A great anniversary
The modern and secular Turkish Republic will be celebrating the 98th anniversary of its proclamation on Oct. 29. Two years later, hopefully, we will be marking the centenary of the republic. What will be the mood of the country at this Thursday’s 98th anniversary or on Oct. 29 of 2023, I cannot vouch from now, but I am confident that most of my countrymen will try to remember under what incredibly difficult conditions this nation fought and won national independence and crowned it with a republic and thus appreciate the great successes of the founding fathers.
Turkey’s War of Liberation and the foundation saga of the republic were far more than national developments but constituted a legendary example for the independence struggles of many third world nations against imperialism.
The Turkish War of Independence, for example, is the first parliament-shaped national resistance and independence war. Even at the height of the war, Mustafa Kemal Atatürk received his mandate and orders from the parliament. That is the Turkish parliament was not came to being with the decisions of victorious national liberation commanders, but the parliament itself commandeered the independence war. That’s why the Turkish War of Liberation was a sui generis one.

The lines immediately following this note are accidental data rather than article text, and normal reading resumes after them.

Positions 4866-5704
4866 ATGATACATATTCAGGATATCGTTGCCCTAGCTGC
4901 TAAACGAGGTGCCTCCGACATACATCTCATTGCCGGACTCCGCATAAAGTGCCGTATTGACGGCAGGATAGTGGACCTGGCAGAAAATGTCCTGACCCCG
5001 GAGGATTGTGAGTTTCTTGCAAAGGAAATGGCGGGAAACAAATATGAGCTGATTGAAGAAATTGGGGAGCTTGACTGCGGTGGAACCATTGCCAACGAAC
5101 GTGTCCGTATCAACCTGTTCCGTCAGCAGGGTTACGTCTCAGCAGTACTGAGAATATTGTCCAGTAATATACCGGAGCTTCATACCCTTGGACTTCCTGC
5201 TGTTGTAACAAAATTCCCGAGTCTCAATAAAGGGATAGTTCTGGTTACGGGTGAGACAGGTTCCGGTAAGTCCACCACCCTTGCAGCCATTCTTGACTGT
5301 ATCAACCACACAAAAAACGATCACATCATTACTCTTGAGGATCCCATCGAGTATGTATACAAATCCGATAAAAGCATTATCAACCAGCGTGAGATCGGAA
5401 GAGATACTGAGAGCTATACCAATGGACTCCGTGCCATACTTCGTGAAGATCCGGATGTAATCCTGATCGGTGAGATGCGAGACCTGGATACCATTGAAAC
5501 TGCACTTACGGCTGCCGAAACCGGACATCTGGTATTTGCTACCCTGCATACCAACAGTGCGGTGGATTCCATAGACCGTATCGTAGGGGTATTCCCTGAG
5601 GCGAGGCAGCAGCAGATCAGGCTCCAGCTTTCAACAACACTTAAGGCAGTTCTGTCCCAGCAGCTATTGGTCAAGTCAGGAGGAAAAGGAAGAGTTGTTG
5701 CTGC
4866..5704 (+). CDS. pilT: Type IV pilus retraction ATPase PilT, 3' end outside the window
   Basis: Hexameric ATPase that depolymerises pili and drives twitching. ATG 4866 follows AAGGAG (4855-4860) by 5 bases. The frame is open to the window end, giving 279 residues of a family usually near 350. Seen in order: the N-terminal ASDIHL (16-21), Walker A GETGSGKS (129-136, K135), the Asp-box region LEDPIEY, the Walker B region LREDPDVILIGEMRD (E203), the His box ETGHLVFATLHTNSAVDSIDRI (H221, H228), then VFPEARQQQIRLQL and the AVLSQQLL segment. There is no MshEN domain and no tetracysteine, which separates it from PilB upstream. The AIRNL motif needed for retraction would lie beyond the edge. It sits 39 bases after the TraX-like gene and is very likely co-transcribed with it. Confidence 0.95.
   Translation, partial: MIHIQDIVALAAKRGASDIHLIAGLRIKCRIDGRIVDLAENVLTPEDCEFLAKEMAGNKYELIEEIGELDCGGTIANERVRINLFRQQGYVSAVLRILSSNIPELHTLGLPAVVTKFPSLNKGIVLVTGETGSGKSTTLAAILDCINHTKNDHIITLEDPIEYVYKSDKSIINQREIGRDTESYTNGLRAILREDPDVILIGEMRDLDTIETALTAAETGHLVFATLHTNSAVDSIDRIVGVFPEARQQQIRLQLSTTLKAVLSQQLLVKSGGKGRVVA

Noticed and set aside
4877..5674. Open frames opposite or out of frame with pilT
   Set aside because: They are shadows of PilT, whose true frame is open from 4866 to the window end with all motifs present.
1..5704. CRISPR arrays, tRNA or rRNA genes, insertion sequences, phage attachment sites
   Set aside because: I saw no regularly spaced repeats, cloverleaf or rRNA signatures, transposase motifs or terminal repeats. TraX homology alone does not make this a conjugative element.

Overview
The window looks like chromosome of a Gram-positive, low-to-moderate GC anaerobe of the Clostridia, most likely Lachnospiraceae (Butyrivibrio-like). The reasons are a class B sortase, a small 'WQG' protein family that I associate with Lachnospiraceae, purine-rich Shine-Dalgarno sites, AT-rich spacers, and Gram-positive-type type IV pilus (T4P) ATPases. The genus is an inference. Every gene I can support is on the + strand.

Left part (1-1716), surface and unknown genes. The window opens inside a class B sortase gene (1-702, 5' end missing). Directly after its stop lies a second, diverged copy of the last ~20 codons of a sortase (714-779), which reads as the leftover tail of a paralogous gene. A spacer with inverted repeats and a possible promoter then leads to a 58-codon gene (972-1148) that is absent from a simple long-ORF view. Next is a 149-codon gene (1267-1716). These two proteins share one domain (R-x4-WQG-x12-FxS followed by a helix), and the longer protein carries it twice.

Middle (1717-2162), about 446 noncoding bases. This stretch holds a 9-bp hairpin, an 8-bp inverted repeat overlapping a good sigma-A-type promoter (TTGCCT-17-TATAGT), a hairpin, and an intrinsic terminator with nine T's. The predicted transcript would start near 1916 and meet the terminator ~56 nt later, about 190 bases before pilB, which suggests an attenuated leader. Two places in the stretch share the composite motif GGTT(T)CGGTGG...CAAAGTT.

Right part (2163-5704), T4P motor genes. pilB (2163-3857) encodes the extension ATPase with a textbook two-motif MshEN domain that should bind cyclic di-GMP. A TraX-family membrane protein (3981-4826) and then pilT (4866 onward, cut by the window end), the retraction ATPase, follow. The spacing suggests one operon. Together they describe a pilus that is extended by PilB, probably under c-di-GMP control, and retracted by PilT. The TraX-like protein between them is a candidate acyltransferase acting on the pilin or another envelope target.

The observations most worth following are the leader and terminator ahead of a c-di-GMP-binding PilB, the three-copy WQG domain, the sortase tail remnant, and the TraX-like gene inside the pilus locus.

The principle of national sovereignty, along with the supremacy of law, are the most precious gems of the republican regime. Turkey cannot and should not compromise from national sovereignty, the supremacy of law, freedom of thought and other norms that anchored this country with the Western civilization and allowed it to prosper from a failed empire to acquire a well-deserved place in the international community of nations.
On this 98th anniversary, there might be some conjectural problems. We have to be confident that whatever difficult the conditions might be, a country that formed a miraculous republic from the ashes of the sick man of Europe, today possesses far greater capabilities to overcome whatever the challenge it might encounter with.
Hopefully, the 98th-anniversary celebrations will be marked despite the pandemic concerns.
Mustafa Kemal Atatürk, the father of modern Turkey, had once said that the creation of the republic was his greatest achievement. The republic was built on three fundamental principles. These were secularism, the supremacy of law, and of course, the supremacy of national will. A fourth element that would make Turkey a democracy but that was not so much present in the founding period was freedom of thought. Over the years, Turkey acquired that principle also to some degree.
We ought to be proud of our republic and have confidence in its future.